Independent music venue Hidden Agenda was raided on Tuesday night by police, hygiene and land officials, who demanded it to stop operating as a performance venue.

The raid took place during a concert by Canadian and Hong Kong bands Braids and So It Goes. A Food and Environmental Hygiene Department (FEHD) official posed as a concert-goer, and purchased a ticket as evidence that the venue held performances without a place of public entertainment licence.

Publié par Hidden Agenda sur mardi 7 mars 2017

Videos of the incident showed concert-goers engaging in heated discussion with police, FEHD and Lands Department officials outside the venue.

The concert went ahead successfully after the disturbance. “Not even the police or the so-called government can ruin tonight for us,” said So It Goes on Facebook.

Food factory licence

Hidden Agenda has only opened at its current Kwun Tong location – the fourth in its history – since December, following a HK$500,000 public fundraiser. It returned its previous venue to its landlord after receiving multiple warnings from the Lands Department, which said that it had violated the terms of its land lease.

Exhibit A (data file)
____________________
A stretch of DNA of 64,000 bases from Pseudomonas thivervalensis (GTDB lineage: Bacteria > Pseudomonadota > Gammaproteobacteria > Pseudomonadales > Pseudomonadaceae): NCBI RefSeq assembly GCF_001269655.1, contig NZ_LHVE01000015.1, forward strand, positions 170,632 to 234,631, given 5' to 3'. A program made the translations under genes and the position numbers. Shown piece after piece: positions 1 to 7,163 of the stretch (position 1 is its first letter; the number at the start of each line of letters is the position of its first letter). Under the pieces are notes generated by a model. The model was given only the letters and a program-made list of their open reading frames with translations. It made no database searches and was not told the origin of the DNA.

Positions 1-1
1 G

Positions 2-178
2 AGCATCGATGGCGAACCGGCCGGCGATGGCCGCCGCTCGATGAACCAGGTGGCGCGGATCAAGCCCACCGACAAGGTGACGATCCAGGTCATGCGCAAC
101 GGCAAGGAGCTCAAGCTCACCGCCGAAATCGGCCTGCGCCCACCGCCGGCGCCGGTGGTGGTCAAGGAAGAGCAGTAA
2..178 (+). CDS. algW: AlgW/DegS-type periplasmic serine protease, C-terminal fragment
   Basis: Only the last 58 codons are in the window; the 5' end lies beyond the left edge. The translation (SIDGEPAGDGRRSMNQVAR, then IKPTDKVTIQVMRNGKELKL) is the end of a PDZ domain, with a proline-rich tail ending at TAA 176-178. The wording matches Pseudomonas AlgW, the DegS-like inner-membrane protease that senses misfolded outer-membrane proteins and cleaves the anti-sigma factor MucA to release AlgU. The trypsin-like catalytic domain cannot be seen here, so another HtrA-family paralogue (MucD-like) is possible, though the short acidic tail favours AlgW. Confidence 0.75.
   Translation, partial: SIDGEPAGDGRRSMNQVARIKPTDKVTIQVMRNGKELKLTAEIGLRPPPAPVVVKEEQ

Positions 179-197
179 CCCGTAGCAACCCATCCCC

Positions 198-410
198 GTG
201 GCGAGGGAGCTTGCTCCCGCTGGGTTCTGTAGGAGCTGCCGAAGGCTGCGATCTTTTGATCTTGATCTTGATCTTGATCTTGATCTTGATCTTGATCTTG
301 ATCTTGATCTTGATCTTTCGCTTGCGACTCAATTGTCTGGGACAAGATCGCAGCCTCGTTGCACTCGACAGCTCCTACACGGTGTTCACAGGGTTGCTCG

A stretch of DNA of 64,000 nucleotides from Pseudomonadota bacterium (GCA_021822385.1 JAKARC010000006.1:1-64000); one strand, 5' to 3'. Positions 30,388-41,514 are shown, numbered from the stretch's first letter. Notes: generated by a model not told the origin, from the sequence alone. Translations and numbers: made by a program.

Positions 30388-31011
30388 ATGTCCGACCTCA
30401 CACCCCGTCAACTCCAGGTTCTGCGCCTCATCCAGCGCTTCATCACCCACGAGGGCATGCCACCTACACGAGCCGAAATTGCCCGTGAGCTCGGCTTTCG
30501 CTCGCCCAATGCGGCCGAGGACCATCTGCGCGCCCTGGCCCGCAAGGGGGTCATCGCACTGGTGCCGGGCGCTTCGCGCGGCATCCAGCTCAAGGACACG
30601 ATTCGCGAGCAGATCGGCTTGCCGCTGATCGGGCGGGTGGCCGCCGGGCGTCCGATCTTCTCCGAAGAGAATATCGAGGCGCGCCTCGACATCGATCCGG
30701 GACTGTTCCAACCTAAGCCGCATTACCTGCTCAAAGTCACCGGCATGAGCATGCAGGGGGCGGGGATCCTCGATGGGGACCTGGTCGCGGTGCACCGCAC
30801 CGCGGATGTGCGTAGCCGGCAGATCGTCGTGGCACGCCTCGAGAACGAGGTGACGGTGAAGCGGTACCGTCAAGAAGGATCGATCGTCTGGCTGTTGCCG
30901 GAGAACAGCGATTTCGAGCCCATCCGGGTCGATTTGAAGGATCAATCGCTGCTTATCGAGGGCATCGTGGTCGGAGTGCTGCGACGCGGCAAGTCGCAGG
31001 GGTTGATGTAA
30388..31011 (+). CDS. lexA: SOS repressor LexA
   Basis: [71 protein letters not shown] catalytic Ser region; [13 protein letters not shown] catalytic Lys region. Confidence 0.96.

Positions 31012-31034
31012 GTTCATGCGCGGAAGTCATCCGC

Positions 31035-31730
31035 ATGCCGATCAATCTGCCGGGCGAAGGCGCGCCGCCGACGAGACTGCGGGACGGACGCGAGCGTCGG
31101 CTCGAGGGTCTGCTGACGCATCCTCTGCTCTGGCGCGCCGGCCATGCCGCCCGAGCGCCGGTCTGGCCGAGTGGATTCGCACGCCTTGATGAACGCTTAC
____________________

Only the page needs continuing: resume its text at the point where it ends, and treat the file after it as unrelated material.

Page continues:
It now operates officially as a takeaway food stall, after successfully obtaining a food factory licence from the FEHD. It does not have a place of public entertainment licence, as it is located in an industrial building.

Photo: Yuen Chi-chung

Founder Hui Chung-wo said that he asked for advice from several government agencies, government art institutions and legislators before choosing the current operational arrangement.

“It doesn’t matter whether Hidden Agenda survives in the future,” wrote Hui on Tuesday. “It matters that the government has ignored the rights of industrial building users for so many years, and their contributions to Hong Kong’s cultural sector.”

Wow what a night! It seems only yesterday we looked up at the bands playing on the legendary Hidden Agenda stage and…

Publié par So It Goes – sur mardi 7 mars 2017

“You’re just watching… the decline of Hong Kong’s cultural scene. Are you Hongkongers?” he asked.

Raids have been a common occurrence over the course of Hidden Agenda’s history, but Tuesday evening was the first time its latest venue had been visited by officials.

Hui said that the venue will continue to hold its scheduled concerts. “[We] will continue to defend, until they cut our electricity.”

Elson Tong is a graduate of international relations and former investigations consultant. He has also written for Stand News.